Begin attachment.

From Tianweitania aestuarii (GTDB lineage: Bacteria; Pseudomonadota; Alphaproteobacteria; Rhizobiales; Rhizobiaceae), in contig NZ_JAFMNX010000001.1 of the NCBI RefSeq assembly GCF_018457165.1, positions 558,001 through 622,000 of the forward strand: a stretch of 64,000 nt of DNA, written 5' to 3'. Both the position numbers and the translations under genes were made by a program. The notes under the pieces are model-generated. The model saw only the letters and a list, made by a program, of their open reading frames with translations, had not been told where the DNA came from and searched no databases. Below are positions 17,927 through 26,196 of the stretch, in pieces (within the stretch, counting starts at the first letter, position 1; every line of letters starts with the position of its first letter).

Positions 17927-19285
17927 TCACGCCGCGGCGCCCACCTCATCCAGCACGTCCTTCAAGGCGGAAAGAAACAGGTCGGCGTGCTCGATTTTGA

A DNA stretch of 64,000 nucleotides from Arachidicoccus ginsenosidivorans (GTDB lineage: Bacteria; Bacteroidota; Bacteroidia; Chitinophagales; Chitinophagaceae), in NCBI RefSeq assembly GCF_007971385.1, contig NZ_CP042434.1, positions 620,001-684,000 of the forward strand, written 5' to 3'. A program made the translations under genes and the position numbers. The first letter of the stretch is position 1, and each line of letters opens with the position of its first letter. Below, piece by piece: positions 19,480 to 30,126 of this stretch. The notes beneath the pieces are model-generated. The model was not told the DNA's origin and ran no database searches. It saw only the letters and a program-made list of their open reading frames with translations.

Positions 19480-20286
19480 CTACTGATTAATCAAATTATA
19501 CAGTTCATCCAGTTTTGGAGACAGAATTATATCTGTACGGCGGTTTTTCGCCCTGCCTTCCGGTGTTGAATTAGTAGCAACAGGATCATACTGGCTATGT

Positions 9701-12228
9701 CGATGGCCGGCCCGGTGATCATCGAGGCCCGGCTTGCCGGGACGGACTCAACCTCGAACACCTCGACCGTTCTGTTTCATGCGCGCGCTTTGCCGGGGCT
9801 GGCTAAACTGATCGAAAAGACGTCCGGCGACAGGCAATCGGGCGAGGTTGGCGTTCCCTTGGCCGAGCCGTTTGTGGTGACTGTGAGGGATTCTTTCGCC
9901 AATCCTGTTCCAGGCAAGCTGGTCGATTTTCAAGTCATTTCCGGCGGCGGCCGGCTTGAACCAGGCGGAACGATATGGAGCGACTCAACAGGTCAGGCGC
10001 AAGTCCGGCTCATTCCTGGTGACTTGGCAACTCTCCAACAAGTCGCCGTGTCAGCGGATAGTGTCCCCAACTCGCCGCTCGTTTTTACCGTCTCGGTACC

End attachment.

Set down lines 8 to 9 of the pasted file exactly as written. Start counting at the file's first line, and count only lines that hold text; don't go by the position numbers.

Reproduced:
Positions 9701-12228
9701 CGATGGCCGGCCCGGTGATCATCGAGGCCCGGCTTGCCGGGACGGACTCAACCTCGAACACCTCGACCGTTCTGTTTCATGCGCGCGCTTTGCCGGGGCT